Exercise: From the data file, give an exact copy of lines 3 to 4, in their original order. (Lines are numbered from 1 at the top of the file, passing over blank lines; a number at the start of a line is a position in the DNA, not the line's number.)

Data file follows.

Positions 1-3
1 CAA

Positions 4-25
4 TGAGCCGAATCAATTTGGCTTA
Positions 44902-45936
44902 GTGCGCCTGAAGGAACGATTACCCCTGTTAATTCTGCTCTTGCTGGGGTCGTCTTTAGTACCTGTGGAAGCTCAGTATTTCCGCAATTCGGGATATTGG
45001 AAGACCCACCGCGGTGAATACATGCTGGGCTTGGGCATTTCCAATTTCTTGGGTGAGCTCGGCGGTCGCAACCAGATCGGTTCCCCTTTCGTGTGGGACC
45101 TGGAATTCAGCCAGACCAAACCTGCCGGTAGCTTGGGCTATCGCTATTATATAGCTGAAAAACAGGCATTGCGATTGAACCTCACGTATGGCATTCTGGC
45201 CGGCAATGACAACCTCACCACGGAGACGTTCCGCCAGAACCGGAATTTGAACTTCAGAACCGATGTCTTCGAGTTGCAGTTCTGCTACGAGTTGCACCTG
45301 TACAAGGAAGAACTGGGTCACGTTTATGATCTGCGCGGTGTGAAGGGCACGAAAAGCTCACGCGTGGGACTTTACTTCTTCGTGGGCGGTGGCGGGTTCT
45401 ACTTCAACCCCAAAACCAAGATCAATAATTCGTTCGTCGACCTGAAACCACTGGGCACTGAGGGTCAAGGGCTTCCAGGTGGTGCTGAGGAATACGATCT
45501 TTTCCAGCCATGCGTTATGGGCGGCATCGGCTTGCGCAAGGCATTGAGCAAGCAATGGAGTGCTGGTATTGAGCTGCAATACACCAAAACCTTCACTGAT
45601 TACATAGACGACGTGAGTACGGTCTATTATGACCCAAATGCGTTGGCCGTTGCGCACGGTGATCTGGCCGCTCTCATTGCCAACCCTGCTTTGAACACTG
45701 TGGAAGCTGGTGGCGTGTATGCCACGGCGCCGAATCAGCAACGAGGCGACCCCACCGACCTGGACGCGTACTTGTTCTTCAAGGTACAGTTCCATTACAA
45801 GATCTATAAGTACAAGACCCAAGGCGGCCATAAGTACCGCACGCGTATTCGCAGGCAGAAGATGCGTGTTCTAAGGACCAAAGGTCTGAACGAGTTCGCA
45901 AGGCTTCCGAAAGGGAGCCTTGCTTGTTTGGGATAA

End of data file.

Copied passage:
Positions 4-25
4 TGAGCCGAATCAATTTGGCTTA